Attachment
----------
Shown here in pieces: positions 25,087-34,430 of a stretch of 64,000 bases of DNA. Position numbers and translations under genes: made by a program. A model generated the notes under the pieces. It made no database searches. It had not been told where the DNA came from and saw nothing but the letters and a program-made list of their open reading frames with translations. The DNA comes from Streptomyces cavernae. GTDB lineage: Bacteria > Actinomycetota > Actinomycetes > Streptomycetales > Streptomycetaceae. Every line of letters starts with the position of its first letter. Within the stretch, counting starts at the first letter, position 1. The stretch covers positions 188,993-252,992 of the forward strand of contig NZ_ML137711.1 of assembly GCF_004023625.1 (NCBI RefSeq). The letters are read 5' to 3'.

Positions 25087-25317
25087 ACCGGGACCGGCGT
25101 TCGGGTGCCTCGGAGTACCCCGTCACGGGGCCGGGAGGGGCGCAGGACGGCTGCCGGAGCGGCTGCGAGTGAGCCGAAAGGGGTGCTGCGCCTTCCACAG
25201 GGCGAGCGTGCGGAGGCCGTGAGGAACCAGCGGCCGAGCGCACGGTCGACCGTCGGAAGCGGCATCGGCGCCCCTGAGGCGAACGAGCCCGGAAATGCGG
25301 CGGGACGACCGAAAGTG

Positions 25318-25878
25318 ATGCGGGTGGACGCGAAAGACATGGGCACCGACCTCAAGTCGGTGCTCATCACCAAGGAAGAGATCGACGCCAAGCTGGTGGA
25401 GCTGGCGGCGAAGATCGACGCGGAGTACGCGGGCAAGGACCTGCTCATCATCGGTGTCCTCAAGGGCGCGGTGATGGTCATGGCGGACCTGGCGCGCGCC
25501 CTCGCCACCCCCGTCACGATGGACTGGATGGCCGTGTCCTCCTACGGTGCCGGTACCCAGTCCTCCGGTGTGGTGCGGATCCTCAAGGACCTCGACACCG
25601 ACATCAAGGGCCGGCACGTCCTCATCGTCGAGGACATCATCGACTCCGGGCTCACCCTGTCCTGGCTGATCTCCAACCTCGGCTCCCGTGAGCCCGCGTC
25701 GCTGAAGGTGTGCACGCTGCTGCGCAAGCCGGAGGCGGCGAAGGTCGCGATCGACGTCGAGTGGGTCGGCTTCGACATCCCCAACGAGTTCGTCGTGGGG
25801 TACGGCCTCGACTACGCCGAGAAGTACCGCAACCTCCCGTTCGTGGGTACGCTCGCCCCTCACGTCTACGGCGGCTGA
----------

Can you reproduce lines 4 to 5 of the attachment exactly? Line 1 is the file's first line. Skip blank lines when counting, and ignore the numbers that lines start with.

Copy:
25101 TCGGGTGCCTCGGAGTACCCCGTCACGGGGCCGGGAGGGGCGCAGGACGGCTGCCGGAGCGGCTGCGAGTGAGCCGAAAGGGGTGCTGCGCCTTCCACAG
25201 GGCGAGCGTGCGGAGGCCGTGAGGAACCAGCGGCCGAGCGCACGGTCGACCGTCGGAAGCGGCATCGGCGCCCCTGAGGCGAACGAGCCCGGAAATGCGG